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Daily Catholic Question

Why are sacraments so important to Catholics?

Sacraments celebrate the goodness of all creation. Material things are good. Our human bodies, our very flesh and bones are good. God took flesh and dwelt among us, and in this mystery of taking on human flesh proclaimed that the things of this earth are not obstacles to God but are intended to be windows to the divine. The magnificence of creation enables us to see something of the wonder, the multiplicity, the superabundance of God. Catholicism is a sacramental religion; it prays with bathing and eating, singing and embracing. Sacraments celebrate the goodness, the grace-filled essence, of creation: water and fire, oil and salt, ashes and palm branches, bread and wine. Creation draws us into the very life of the Creator.


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Thursday, July 4, 2013
Daily Catholic Question for 7/3/2013 Daily Catholic Question for 7/5/2013


Hilary of Arles: It’s been said that youth is wasted on the young. In some ways, that was true for today’s saint.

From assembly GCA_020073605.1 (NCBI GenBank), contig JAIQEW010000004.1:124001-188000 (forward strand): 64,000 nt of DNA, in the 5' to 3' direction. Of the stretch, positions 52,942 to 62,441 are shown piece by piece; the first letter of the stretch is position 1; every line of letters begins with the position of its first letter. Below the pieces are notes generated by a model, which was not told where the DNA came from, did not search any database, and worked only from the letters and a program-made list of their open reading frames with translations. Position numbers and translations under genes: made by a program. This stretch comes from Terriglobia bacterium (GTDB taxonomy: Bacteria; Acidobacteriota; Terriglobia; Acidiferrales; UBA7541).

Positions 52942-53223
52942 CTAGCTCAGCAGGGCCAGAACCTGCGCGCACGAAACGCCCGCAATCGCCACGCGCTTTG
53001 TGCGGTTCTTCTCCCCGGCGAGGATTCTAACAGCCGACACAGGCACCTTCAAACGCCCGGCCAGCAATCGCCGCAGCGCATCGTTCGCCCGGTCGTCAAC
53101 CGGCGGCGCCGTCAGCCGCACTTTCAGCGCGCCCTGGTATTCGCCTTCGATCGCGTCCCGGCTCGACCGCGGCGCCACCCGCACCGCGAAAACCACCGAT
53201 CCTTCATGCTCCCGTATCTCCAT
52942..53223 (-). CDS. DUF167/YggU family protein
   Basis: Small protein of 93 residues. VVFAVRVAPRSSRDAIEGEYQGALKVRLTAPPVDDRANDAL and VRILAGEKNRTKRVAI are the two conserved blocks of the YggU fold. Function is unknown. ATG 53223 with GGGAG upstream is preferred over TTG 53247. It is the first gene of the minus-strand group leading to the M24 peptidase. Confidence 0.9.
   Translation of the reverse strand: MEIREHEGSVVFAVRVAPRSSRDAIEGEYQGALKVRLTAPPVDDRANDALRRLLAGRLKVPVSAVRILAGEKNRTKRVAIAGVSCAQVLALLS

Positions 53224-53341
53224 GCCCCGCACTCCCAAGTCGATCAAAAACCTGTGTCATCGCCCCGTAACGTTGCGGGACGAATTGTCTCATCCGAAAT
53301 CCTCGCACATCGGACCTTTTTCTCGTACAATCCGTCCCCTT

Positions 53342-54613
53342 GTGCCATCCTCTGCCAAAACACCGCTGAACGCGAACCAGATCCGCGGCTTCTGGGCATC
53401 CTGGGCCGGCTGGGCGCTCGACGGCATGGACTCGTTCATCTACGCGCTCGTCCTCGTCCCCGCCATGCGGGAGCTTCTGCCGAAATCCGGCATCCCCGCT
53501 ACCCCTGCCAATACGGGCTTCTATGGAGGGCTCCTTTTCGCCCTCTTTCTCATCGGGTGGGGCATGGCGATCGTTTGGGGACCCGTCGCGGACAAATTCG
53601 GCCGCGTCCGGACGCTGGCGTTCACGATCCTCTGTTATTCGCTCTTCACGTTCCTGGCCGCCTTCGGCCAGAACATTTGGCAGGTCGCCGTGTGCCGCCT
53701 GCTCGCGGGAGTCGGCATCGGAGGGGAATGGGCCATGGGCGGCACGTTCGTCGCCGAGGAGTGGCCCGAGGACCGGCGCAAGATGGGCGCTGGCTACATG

<p>Born in France in the early fifth century, Hilary came from an aristocratic family. In the course of his education he encountered his relative, Honoratus, who encouraged the young man to join him in the monastic life. Hilary did so. He continued to follow in the footsteps of Honoratus as bishop. Hilary was only 29 when he was chosen bishop of Arles. </p><p>The new, youthful bishop undertook the role with confidence. He did manual labor to earn money for the poor. He sold sacred vessels to ransom captives. He became a magnificent orator. He traveled everywhere on foot, always wearing simple clothing. </p><p>That was the bright side. Hilary encountered difficulty in his relationships with other bishops over whom he had some jurisdiction. He unilaterally deposed one bishop. He selected another bishop to replace one who was very ill–but, to complicate matters, did not die! Pope St. Leo the Great kept Hilary a bishop but stripped him of some of his powers. </p><p>Hilary died at 49. He was a man of talent and piety who, in due time, had learned how to be a bishop.</p> American Catholic Blog True freedom lies in the ability to align one’s actions freely with the truth, so as to achieve authentic human happiness both now and in the life to come. Jesus promised, “If you continue in my word, you are truly my disciples, and you will know the truth, and the truth will make you free” (John 8:31–32).

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